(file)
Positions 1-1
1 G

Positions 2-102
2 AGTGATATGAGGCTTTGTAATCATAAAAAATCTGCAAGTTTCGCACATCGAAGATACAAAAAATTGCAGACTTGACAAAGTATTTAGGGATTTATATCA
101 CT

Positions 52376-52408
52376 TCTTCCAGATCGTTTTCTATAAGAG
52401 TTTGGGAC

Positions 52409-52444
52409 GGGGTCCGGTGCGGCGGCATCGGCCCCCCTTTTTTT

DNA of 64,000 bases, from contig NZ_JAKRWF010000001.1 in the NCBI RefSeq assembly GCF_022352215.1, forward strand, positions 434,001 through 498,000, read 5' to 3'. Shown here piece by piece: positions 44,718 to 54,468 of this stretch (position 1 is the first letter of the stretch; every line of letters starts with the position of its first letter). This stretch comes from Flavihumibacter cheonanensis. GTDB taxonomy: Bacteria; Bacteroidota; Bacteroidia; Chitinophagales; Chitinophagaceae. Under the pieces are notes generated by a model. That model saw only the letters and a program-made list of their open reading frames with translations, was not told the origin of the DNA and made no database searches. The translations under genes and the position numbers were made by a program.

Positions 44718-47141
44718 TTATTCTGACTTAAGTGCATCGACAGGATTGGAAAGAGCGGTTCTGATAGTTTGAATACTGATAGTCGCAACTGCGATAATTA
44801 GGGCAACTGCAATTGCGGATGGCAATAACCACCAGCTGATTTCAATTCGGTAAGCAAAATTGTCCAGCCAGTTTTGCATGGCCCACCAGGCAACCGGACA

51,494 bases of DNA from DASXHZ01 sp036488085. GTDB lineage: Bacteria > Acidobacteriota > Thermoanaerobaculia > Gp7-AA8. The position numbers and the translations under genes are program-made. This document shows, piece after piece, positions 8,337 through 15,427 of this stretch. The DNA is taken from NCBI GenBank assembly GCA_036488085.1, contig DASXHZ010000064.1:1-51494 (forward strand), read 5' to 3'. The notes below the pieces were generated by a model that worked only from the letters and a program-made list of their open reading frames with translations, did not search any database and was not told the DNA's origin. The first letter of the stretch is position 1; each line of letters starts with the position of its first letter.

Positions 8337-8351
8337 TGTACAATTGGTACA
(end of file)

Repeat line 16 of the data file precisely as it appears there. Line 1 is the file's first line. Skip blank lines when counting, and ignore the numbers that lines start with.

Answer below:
Positions 8337-8351